Note: This column in honor of all those who mother - whether it be children (their own or others’), animals, gardens, or any other part of creation - was first published in 2020, just a few months after the onset of the Coronavirus pandemic. It is as fitting now as it was then. May all those who “mother” any living being be blessed this Sunday, and every day.
This Sunday, as the nation celebrates Mother’s Day, many of us honor our own mothers and grandmothers, not to mention aunts, influential teachers, friends and the countless other women who have “mothered” us in some way.
I like to think that although my maternal grandmother has been gone since 2014 and my dad’s sister - my Aunt Mary, more than a decade – that they are still spiritually near as I look to them for their wisdom and prayers, things which we take with us into eternity.
As a matter of fact, this Mother’s Day is a good opportunity to reflect on my maternal grandmother, Loretta, who lived until the ripe old age of 98.
Everyone in our family considers Grandma a saint, even though she will likely never be canonized. She devoted her life to her family, working hard to raise seven children through the 40s, 50s and 60s – and then to being a source of equanimity and gentleness, oh, and MUCH patient tolerance – when her 17 grandchildren came along, followed by numerous great grandchildren.
Her faith and her solid upbringing were the rocks upon which Grandma built her life. And, she often consulted with Mary, the Mother of Jesus, in times of prosperity and times of trouble, as she faithfully prayed the rosary. Her quiet devotion to that prayer modeled for me a desire to know and love the Mother of Jesus as well, and to turn to her for guidance, protection, intercession and prayers during all the ups and downs of my life.
And Mary has never disappointed me. She has been *the* primary person to lead me into the heart of Christ.
Motherhood seemed to come naturally to Grandma. She knew what her children needed when it came to nutrition, healthcare, schooling, chores and discipline. And she provided a legacy that will last long into the future as her grandchildren and great grandchildren pass the values they learned from her onto their descendants.
I suppose this is a good place to say that Grandma was raised by her father and her Aunt Nellie.
You see, Grandma’s mother, Rose, and her baby brother were victims of the 1918 Spanish flu epidemic that ravaged the country.
Grandma was only two years old.
As I said, she had a solid upbringing, and yet, for her entire life, she longed to know her mother’s touch, her mother’s love, her mother’s embrace.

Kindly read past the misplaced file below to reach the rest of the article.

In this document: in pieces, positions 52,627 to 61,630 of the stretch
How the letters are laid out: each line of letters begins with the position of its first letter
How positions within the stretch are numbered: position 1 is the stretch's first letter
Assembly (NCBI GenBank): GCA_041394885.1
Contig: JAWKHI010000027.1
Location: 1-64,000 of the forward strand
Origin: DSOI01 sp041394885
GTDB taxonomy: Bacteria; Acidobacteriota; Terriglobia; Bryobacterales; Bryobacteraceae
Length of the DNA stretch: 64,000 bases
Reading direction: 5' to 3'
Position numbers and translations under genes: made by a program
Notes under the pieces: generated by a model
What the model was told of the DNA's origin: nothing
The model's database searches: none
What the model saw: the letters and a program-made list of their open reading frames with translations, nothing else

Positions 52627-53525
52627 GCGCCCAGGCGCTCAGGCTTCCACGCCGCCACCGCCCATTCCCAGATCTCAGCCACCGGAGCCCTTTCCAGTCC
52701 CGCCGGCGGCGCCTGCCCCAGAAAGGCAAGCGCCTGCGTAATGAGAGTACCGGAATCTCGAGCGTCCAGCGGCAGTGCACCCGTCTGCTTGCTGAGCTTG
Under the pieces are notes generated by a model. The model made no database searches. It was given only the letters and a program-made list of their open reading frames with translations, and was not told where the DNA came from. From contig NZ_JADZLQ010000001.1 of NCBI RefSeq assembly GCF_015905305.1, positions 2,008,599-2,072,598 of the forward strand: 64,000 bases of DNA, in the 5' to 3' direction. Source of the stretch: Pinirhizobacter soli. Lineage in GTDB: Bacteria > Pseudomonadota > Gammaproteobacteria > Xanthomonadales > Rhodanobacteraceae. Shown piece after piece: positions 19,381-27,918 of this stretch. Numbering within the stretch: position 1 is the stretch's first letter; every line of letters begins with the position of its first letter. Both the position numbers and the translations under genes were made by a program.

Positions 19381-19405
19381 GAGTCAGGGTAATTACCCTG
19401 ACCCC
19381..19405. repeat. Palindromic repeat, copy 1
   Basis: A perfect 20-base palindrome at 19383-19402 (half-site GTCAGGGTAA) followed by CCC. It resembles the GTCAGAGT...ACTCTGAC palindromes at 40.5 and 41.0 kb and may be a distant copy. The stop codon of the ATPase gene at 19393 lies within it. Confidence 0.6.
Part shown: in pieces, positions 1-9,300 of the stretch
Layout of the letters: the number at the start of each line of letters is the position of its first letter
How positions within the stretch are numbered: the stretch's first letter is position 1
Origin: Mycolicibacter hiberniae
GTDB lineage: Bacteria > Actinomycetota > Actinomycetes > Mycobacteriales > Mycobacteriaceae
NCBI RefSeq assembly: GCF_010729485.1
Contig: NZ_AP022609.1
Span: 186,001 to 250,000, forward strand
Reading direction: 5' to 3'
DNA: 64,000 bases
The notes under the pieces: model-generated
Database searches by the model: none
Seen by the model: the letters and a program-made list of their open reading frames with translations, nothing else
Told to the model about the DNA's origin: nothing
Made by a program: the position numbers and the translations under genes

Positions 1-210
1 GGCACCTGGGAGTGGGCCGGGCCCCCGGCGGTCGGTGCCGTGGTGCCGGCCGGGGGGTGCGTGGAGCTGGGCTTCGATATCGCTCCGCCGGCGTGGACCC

Now, in the early 21st Century, we again are witnessing families being torn apart for the rest of this lifetime as some young mothers and fathers lose their battle with the Coronavirus.
Fortunately for the rest of us, Grandma enjoyed researching genealogy, and she had a large collection of photos of family members from when she was a child and even before then.
One of those black-and-white photos, which sets on my nightstand, is an image of my grandma’s parents, Charles and Rose, sitting in a summery yard, before they were married.
This photo has long been one of my favorites, and from the time I first saw it, I could see the deep purity of heart and gentleness with which they loved each other.
Even though the photo has been on my nightstand for years, and it is easy to fade into the background, I still remember from time to time to look at it and spend a moment or two speaking from my heart to the heart of Great-Grandma Rose, and asking her to continue to mother each of our family members from her place in heaven.
I have no doubt that she has done that, because if I know Grandma Loretta, she spent her lifetime asking her biological mother to guide her, influence her, love her and pray for her from her place in heaven.
And the magical thing about motherhood is it is a lineage that goes back to the beginning of human history, and continues through all those who give birth to their own children, or adopt and raise children, or foster children, or act as an aunt and so on down through the ages.
A mother might not be physically present, but her influence never ends, and for those of us lucky to have mothers in our lives like my Grandma Loretta, and Great-Grandma Rose, that is truly a gift to celebrate this Mother’s Day Weekend.
SPIRIT MATTERS is a weekly column that examines spirituality. Contact Jerrilyn Zavada at email@example.com to share how you engage your spirit in your life and in your community.